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Nashville 2015

The Venue

nashville

The Iron Yard Nashville

613 Ewing Ave. Nashville Nashville, TN 37203

Nashville is a classic Southern city with a rich heritage in music. As robust as the city’s past is, entrepreneurs and tech companies are working to help build the future and make one of Tennessee’s largest cities one of Southeast’s best places to grow a software company. We're working directly with Launch Tennessee to bring tech education to the already-robust ecosystem they've built for startups.

Nashville Highlights

Nashville has been known as a music town for as long as we can remember. Underneath the slide guitar and cowboy boots, though, is an up-and-coming tech scene that rivals those in cities twice the size. From startups to big healthcare, we're training the talent who will put music city on the map for more than just the CMAs.

HYATT PLACE 301 3RD Avenue South Nashville, TN 37201 T +1 615 324 2444 Group Name: (BD Conference)

Workshops

Build Right: Frontend Testing Workshop (1/2 Day)

Frontend projects are becoming more and more complex, pushing greater rules and requirements into the browser. We expect a lot from modern web applications (many run entirely in the browser), but we’re rarely writing tests to verify that our high expectations are met. In this 1/2 day workshop we’ll give you the tools and techniques […]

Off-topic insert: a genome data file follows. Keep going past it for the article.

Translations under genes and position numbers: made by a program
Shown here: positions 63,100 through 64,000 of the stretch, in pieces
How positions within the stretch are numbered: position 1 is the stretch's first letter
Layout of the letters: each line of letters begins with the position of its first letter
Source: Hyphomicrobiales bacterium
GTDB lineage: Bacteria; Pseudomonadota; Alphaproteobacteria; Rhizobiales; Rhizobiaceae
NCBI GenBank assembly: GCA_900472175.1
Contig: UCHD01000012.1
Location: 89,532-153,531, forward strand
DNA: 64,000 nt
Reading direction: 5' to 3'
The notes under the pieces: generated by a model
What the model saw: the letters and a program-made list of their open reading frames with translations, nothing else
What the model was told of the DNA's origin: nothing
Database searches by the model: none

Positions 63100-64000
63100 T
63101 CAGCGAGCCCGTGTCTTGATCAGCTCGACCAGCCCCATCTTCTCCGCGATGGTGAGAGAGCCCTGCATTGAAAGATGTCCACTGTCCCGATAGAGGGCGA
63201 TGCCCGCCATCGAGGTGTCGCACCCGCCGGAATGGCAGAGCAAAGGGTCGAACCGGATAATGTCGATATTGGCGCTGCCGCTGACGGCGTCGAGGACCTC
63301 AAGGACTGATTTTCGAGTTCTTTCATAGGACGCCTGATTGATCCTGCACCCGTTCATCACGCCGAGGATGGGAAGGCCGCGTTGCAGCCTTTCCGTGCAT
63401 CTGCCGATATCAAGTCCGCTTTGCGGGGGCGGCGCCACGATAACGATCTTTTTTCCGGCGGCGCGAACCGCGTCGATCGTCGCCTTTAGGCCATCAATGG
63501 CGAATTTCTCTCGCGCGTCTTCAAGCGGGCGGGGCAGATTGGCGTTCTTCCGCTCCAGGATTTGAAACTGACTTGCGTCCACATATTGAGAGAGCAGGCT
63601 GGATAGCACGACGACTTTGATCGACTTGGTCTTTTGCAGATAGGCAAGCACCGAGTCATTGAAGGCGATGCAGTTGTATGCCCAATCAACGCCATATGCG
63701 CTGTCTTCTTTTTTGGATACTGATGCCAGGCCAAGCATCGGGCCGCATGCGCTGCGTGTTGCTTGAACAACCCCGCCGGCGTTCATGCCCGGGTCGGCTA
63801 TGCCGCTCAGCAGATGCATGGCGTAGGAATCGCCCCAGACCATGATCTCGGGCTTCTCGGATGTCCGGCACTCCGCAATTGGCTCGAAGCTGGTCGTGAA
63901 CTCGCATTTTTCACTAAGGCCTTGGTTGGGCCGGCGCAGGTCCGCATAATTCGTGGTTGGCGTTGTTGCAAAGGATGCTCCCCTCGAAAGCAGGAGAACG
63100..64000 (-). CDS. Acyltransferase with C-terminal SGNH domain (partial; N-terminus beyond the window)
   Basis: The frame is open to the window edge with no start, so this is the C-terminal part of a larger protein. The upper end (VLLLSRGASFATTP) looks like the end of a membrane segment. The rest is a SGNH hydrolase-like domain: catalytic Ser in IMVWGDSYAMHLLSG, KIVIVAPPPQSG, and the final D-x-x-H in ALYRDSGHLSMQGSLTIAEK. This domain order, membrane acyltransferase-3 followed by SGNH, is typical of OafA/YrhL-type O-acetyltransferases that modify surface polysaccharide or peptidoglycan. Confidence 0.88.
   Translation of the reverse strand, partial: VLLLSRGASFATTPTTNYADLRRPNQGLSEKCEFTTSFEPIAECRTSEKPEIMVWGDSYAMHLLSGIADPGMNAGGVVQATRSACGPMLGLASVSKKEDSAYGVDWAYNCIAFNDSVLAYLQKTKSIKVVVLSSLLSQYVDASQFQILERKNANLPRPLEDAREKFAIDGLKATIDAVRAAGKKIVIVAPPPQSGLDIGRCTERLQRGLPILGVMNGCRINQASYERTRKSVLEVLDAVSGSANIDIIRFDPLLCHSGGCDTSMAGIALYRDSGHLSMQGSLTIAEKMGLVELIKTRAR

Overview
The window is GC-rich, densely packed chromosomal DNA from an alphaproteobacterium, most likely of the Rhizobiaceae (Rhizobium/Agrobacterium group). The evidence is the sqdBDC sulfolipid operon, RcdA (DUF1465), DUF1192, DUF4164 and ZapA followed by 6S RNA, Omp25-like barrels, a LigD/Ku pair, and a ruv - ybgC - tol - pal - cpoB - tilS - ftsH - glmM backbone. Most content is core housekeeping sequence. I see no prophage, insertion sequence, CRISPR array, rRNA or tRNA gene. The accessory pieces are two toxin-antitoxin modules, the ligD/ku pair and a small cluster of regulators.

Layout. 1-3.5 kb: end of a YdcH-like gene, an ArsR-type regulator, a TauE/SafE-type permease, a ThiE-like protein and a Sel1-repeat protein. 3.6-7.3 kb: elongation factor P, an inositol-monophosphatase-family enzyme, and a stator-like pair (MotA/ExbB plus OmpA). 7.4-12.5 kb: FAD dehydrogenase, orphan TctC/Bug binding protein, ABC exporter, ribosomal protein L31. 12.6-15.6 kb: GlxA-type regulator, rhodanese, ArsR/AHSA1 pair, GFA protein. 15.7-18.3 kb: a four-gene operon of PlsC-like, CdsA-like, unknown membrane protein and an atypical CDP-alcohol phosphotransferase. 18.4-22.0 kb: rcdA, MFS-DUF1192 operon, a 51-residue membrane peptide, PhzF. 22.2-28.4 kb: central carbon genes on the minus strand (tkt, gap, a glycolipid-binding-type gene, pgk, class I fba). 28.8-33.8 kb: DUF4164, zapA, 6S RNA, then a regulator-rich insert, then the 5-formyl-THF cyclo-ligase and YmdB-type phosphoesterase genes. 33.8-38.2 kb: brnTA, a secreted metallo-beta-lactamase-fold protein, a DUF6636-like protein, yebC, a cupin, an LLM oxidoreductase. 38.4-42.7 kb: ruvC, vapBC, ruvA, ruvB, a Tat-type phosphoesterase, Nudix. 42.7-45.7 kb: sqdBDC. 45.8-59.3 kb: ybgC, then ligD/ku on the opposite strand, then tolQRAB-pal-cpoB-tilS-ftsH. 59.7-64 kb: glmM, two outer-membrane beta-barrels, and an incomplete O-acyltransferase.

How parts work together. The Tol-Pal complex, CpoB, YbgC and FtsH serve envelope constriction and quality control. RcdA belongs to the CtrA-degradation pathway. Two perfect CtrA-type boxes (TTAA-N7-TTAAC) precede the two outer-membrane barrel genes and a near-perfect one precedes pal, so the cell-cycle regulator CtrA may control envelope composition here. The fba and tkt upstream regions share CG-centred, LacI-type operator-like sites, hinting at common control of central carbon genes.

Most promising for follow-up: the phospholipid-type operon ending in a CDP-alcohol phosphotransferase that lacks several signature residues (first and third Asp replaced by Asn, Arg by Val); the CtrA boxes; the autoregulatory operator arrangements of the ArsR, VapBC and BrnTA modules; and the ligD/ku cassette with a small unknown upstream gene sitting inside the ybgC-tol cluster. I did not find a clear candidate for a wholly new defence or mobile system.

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rob-tarr
Rob Tarr
ryan-cromwell
Ryan Cromwell

SMACSS Workshop

The SMACSS Workshop is a full day of instruction and exercises on writing HTML and CSS using a flexible and modular approach that will improve team efficiency and minimize problems with growing projects. It takes the e-book and brings it to life with practical examples and in-depth discussion. Get the full background info on this […]

Read More
jonathan-snook
Jonathan Snook

Beyond Responsive

Responsive web design has taken our industry by storm and with good reason: it helps us improve our reach with less effort. But incorporating responsive design is not the goal, meeting our user’s needs is. Responsive design is not an end in itself… it’s just the beginning. We need to embrace the heterogenous nature of the […]

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aaron-gustafson
Aaron Gustafson

Schedule

June 8

garth-braithwaite

Workshop

Designers Can Open Source

Garth Braithwaite

erik-runyon

Workshop

Taking the Web Offline

Erik Runyon

Workshop

Lunch

jd-graffam

Workshop

Micro-Interactions Matter

JD Graffam

aaron-gustafson

Workshop

Falling in Love with Forms

Aaron Gustafson

dan-tello

Workshop

Native or not? The untapped power of web apps.

Dan Tello

nick-whitmoyer

Workshop

Rethinking The News: An Insider's Look at NPR's Responsive Redesign

Nick Whitmoyer

June 9

Ben-Sparkbox-002-web

Letting Go of Workflow Baggage

Ben Callahan